|prospect: an anthology of creative nonfiction, spring 2007|
|by Alex Eichler '08|
2007 Casey Shearer Memorial Award for Excellence in Creative Nonfiction: First place
What's in the shadows of Rhode Island?
Rhode Island, like any New England state, has both a wealth of history and a restless entrepreneurial spirit, and if neighborhood tours are your thing, Providence is a place of endless diversion. Roger Williams settled here; the Gaspée burned not far down the coast; the Brown family alternately profited from and worked to abolish the slave trade with the same fevered enthusiasm with which the manufacturing industry would later power the city. You can see the streets where race riots broke out in the 1820s, or the speakeasies where bootlegger Danny Walsh ran his empire until his disappearance, or the grocery store where Rudolph Marfeo was killed by the mob. It's a small state with a high concentration of past.
The haunted houses, of which the greater Providence area boasts more than its share, seem the logical conclusion of all this pileup; sensational deaths are sure to produce a few ghosts. Several have been reported on Benefit Street, an apparent marvel of colonial preservation just off the Brown University campus, including a spectral horse-drawn carriage and the wandering shade of Edgar Allen Poe, who unsuccessfully courted the Providence poet Sarah Helen Whitman shortly before his death. (Lovecraft also made his home in Providence for many years, for those who are keeping score.) The area's long history of violent conflict between colonists and Native Americans-Providence was burned nearly to the ground during King Philip's War, and Mary Rowlandson's daughter eventually fetched up here-has littered the state with sites of torture and death, including a patch of woods in Cumberland where nine militiamen were skinned alive and beheaded. At the Fairfield Inn, a see-through woman in a tri-corner hat stands in one of the lower rooms in the evenings and mumbles insensibly. Near the Woonsocket Reservoir, a faceless man wanders back and forth in the moonlight.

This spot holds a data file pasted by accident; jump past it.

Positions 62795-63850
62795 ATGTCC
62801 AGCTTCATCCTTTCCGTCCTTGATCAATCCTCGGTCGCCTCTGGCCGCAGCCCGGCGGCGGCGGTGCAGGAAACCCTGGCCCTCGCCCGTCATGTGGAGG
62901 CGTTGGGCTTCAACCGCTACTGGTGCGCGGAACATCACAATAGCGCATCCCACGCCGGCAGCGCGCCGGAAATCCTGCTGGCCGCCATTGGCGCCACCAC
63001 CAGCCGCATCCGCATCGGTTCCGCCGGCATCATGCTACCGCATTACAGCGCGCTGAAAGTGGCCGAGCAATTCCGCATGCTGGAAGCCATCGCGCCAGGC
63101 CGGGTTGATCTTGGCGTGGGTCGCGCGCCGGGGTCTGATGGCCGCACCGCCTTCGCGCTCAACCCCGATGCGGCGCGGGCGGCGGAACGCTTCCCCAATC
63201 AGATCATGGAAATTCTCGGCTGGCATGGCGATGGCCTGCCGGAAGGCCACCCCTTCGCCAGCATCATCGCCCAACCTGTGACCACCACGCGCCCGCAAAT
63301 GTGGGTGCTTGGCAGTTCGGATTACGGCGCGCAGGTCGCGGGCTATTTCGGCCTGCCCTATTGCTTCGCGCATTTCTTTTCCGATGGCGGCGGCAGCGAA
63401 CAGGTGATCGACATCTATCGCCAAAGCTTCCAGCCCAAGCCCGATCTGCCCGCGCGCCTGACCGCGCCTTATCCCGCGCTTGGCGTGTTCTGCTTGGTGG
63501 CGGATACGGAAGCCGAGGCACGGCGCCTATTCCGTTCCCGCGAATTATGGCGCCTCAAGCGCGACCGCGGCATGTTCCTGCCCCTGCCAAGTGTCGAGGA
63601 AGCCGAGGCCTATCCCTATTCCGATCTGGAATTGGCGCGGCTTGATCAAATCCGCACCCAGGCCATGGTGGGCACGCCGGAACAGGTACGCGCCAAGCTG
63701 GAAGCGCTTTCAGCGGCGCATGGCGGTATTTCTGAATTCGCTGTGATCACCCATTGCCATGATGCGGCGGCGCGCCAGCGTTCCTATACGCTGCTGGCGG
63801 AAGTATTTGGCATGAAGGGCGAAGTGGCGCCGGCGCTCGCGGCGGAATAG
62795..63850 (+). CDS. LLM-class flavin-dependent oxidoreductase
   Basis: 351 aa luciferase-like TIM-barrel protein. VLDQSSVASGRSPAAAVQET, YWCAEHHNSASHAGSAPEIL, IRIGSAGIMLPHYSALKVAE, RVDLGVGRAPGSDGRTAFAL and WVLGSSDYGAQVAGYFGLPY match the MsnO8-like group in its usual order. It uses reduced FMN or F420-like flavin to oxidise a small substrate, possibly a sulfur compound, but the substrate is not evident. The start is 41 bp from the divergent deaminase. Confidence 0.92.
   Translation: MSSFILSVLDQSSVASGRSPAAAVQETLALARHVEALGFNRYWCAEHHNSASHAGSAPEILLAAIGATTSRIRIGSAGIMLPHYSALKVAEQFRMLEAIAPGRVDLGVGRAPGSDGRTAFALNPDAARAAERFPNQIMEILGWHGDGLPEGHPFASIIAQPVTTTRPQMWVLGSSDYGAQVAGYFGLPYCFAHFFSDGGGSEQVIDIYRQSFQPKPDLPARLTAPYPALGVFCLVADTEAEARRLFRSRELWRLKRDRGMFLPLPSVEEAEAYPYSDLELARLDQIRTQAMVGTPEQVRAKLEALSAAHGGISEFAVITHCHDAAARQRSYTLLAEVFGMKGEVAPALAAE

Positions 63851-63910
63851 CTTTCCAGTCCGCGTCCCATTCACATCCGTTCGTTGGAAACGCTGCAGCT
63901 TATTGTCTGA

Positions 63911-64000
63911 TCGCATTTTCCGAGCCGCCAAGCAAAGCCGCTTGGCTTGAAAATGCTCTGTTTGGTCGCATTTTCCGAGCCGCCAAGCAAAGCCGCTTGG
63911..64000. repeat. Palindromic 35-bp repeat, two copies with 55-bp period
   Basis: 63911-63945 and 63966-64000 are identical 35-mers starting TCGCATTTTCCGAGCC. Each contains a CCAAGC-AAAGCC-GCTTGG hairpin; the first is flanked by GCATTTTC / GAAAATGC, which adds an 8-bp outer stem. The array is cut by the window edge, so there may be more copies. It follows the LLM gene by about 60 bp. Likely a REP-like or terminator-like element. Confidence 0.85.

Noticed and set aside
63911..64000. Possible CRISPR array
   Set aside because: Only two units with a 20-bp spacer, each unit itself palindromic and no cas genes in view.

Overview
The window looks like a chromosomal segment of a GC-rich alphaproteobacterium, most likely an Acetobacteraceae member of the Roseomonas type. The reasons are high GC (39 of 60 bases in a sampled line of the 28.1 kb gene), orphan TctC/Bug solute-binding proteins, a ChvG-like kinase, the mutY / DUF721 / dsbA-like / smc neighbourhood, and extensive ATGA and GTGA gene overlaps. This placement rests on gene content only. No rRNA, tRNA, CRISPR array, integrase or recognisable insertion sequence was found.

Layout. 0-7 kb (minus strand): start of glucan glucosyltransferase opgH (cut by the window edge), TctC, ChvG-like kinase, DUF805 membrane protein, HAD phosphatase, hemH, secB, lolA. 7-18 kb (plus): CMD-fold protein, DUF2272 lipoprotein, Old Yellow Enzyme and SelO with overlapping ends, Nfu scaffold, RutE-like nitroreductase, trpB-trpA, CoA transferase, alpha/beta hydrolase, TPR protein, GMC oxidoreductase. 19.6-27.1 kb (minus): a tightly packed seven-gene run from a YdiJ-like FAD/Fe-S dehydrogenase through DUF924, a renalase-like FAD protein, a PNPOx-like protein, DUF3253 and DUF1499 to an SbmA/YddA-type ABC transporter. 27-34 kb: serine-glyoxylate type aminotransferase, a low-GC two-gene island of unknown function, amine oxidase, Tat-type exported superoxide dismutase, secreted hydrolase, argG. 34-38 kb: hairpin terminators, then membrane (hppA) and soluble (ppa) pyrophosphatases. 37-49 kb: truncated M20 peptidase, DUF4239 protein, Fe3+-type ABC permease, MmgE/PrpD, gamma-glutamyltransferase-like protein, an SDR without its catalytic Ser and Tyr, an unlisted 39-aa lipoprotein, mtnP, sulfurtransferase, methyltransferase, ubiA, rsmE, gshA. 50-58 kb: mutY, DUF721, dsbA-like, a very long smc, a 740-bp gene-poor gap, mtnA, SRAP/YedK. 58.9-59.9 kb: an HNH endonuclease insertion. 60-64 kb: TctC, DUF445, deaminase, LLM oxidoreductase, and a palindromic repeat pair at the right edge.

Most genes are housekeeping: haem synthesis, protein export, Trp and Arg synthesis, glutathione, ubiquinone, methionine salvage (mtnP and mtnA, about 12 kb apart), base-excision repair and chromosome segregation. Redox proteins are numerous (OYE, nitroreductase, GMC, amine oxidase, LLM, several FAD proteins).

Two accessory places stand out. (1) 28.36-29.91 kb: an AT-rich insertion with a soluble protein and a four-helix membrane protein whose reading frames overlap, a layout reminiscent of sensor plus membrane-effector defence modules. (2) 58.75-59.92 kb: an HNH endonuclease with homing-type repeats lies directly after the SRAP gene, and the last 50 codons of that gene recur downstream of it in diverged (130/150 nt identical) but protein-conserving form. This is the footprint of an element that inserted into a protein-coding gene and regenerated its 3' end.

Some of these sites are on well-traveled tour circuits, and receive thousands of daytime visitors each year. Many others are virtually unknown at a distance of ten miles, infamous only by the testimony of a few witnesses. As haunted-house tourism is something of a porous arena-anyone, after all, can report a ghost sighting and get three friends to back them up-the word of some kind of authority is comforting to many. Hence the Rhode Island ghost-hunter trade, a well populated and mostly ignored facet of society that diligently tracks and documents the state's frequent brushes with the otherworldly. They are sometimes quoted in the "Offbeat" section of local newspapers, or sought for sound bites around Halloween, but their work occupies twelve months out of the year, and they take what they do seriously.